The aftermath of April Fools’

Most people have encountered some sort of prank within their lifetime, but the line between a harmful prank and a fun joke can be difficult to navigate on April Fools’ Day.

Many students at the university are looking forward to April Fools’ Day. Shawn Street is a sophomore business administration major who enjoys sending YouTube pranks to his friends, but he also recognizes that some pranks can be harmful.

“It depends on the person you’re doing it to,” Street said. “If you’re doing a jump scare with flashing lights and the person is epileptic, that’s not cool.”

An epileptic individual suffering from a seizure is one of the many ways a prank could backfire. Microsoft released an internal memo, according to the Verge, declaring it will not be participating in April Fools’ Day this year. In light of other companies’ pranks backfiring, Microsoft determined it was not worth the effort.  YouTube also updated its user policies, banning harmful or dangerous pranks from its platform in January.

Despite a few exceptions, the majority of major media platforms encourage or even actively participate in April Fools’ Day pranks. Google has consistently participated in pranks for the past decade, such as in 2016 where they added Minion gifs to all user emails. However, people who do not celebrate the holiday may find it difficult to avoid some form of prank on April Fools’ Day.

If this is a challenge, it is important to identify which pranks are enjoyable, and which ones could potentially cause harm. In Google’s email prank, the comical gifs were inadvertently added to serious emails, leading Google to publicly apologize for the harm the prank caused. This evaluation of harm versus benefit changes on a case by case basis. The opinions expressed by the student body of UAA vary greatly on the topic of pranks.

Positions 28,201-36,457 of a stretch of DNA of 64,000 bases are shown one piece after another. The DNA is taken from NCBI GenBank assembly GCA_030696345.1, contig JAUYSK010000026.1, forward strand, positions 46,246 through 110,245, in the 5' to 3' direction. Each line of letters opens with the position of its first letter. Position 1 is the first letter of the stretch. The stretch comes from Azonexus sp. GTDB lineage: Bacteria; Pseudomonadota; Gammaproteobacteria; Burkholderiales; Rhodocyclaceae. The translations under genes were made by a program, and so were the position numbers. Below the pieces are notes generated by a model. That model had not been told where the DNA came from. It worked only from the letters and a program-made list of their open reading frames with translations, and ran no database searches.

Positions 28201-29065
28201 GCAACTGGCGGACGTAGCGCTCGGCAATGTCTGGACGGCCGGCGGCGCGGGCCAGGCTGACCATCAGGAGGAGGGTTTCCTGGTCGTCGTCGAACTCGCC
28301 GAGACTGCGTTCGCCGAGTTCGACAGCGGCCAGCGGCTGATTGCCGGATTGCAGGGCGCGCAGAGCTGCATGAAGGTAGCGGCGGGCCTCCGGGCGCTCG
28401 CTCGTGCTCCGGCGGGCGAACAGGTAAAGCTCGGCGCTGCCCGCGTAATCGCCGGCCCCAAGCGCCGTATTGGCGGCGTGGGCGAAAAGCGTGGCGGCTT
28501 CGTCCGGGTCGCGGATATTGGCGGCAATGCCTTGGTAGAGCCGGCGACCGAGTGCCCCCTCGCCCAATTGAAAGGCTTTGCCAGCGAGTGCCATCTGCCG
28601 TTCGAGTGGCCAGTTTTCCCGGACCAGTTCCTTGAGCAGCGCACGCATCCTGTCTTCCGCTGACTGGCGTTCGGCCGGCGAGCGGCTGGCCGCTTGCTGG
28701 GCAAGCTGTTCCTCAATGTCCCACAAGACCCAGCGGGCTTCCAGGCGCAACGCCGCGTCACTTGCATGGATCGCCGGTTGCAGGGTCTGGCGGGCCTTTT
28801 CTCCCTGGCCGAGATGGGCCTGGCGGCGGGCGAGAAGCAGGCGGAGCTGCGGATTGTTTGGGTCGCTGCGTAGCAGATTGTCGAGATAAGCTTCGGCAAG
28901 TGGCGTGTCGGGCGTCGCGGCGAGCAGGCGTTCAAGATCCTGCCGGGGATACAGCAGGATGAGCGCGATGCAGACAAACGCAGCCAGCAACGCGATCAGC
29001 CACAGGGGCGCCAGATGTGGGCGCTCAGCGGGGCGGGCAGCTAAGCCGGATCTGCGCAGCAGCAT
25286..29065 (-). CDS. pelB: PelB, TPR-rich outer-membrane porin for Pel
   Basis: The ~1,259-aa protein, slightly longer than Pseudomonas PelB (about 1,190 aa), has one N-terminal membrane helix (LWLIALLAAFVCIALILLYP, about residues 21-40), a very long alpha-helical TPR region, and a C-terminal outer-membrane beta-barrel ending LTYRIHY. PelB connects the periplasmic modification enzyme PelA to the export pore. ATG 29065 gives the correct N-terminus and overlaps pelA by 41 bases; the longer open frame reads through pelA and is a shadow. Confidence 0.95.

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Selene Stoll is a student with an associate’s degree in art and currently majoring in digital arts and illustration. Stoll actively participates in April Fools’ Day with her children and considers it a learning experience for them, but she believes jump scares are lazy and harmless jokes are much funnier.

“The difference between a good joke and a bad joke is who is laughing,” Stoll said. “If I cause harm to another person, and I know beforehand they would not be OK with that, that would be considered a bad prank, because only one person is laughing.”

Jiamang Xue is a finance major, and she doesn’t celebrate April Fools’ Day. Xue has not experienced many pranks before but does recall some jump scares.

“I don’t like [jump scares] at all,” Xue said. “They may be fun to some people, but not to me.”

Adam Abdallah is a psychology major studying human behavior. He considers pranking to be good human behavior when done correctly and looks forward to April Fools’ Day.

“It’s a fun day to play some pranks on your friends, but don’t take it too far,” Abdallah said. “It’s only a prank if everyone is laughing. I would say that something that is annoying can still be funny, but something that is offensive or insulting does not have potential to be funny.”

While many students have different beliefs about April Fools’ Day, there is at least one consensus: be considerate when pranking others. Whether participating, pranking or observing, a prank gone wrong can ruin anyone’s day.